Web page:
Sitharaman, Balaji and Zakharian, Tatiana Y and Saraf, Anita and Misra, Preeti and Ashcroft, Jared and Pan, Su and Pham, Quynh P and Mikos, Antonios G and Wilson, Lon J and Engler, David A (2008) Water-soluble fullerene (C60) derivatives as nonviral gene-delivery vectors. Molecular pharmaceutics, 5 (4). pp. 567-78. ISSN 1543-8384
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Official URL: http://pubs.acs.org/doi/pdf/10.1021/mp700106w
A new class of water-soluble C60 transfecting agents has been prepared using Hirsch-Bingel chemistry and assessed for their ability to act as gene-delivery vectors in vitro. In an effort to elucidate the relationship between the hydrophobicity of the fullerene core, the hydrophilicity of the water-solubilizing groups, and the overall charge state of the C60 vectors in gene delivery and expression, several different C60 derivatives were synthesized to yield either positively charged, negatively charged, or neutral chemical functionalities under physiological conditions. These fullerene derivatives were then tested for their ability to transfect cells grown in culture with DNA carrying the green fluorescent protein (GFP) reporter gene. Statistically significant expression of GFP was observed for all forms of the C60 derivatives when used as DNA vectors and compared to the ability of naked DNA alone to transfect cells. However, efficient in vitro transfection was only achieved with the two positively charged C60 derivatives, namely, an octa-amino derivatized C60 and a dodeca-amino derivatized C60 vector. All C60 vectors showed an increase in toxicity in a dose-dependent manner. Increased levels of cellular toxicity were observed for positively charged C60 vectors relative to the negatively charged and neutral vectors. Structural analyses using dynamic light scattering and optical microscopy offered further insights into possible correlations between the various derivatized C60 compounds, the C60 vector/DNA complexes, their physical attributes (aggregation, charge) and their transfection efficiencies. Recently, similar Gd@C60-based compounds have demonstrated potential as advanced contrast agents for magnetic resonance imaging (MRI). Thus, the successful demonstration of intracellular DNA uptake, intracellular transport, and gene expression from DNA using C60 vectors suggests the possibility of developing analogous Gd@C60-based vectors to serve simultaneously as both therapeutic and diagnostic agents.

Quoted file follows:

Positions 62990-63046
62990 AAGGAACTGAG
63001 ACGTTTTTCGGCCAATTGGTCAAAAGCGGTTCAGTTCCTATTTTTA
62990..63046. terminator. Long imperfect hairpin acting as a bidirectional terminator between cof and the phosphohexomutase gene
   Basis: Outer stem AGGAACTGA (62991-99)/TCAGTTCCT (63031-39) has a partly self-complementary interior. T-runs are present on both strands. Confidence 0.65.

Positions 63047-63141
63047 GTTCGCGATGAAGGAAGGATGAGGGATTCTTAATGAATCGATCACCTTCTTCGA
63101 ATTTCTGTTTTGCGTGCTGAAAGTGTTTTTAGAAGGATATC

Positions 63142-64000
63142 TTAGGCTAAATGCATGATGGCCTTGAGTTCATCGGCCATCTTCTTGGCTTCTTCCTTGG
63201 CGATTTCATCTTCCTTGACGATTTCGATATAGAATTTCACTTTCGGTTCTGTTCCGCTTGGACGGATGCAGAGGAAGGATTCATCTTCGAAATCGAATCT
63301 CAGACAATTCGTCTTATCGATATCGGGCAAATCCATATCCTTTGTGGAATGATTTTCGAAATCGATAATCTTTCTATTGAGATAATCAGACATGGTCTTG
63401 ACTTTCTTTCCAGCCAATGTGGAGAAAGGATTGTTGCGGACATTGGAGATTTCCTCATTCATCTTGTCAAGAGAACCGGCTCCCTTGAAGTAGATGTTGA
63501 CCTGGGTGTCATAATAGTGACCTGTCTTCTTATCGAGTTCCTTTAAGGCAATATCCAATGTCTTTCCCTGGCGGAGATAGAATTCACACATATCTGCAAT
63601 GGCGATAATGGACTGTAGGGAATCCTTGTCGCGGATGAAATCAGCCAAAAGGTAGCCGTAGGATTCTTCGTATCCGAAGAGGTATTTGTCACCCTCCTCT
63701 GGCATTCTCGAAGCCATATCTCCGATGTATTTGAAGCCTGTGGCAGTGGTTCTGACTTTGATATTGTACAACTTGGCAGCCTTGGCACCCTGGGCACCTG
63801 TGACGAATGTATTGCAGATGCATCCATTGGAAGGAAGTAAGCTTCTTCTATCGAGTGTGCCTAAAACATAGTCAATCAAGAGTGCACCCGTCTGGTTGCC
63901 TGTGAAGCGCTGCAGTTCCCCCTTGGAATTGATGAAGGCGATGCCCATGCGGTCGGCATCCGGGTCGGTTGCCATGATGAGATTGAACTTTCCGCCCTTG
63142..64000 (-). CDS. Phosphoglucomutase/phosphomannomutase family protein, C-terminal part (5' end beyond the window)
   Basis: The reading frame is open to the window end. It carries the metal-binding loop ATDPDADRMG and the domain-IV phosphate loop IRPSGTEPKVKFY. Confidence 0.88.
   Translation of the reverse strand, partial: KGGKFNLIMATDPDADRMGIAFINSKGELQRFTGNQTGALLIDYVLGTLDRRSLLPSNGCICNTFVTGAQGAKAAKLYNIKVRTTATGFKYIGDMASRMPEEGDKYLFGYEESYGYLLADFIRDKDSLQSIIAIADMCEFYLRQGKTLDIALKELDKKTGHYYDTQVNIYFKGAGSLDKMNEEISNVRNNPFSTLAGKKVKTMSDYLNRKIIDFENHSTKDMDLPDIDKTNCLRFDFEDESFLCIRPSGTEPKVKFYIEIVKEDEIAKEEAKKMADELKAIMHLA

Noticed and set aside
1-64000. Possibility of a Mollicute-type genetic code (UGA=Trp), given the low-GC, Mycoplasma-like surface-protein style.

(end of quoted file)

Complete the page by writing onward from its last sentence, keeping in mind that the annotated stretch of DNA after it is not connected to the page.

|Uncontrolled Keywords:||C60; fullerenes; nonviral vector; gene transfection; cytotoxicity|
|Subjects:||Analytical Science > Microscopy and probe methods|
Biomedical Science > Nanobiotechnology
Biomedical Science > Nanotechnology for human health
Biomedical Science > Nanomedicine
|Deposited By:||Lesley Tobin|
|Deposited On:||01 Dec 2008 16:20|
|Last Modified:||09 Feb 2009 16:53|
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